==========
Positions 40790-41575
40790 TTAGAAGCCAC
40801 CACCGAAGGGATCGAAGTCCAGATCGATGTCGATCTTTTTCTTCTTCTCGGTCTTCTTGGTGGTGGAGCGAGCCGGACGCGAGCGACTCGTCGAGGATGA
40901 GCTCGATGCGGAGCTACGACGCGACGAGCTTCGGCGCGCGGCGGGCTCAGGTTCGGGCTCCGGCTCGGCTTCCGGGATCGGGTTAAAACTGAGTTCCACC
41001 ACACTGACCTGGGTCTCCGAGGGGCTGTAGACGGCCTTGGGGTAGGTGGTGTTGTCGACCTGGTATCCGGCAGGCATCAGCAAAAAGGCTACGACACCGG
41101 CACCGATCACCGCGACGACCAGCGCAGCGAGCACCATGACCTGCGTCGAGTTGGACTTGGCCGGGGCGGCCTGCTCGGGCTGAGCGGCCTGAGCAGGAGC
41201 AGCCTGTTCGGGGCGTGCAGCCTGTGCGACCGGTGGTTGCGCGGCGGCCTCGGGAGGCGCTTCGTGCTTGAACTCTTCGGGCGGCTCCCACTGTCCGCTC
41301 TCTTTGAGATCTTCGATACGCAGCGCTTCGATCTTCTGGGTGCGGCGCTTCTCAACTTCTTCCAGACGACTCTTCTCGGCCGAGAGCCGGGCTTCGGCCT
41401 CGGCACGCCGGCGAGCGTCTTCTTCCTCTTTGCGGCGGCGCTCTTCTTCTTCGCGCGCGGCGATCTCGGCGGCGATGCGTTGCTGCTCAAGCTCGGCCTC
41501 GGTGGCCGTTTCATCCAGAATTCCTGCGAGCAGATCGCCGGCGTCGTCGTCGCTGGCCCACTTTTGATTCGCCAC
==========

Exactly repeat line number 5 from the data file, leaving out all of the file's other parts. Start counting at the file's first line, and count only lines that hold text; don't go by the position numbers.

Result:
41001 ACACTGACCTGGGTCTCCGAGGGGCTGTAGACGGCCTTGGGGTAGGTGGTGTTGTCGACCTGGTATCCGGCAGGCATCAGCAAAAAGGCTACGACACCGG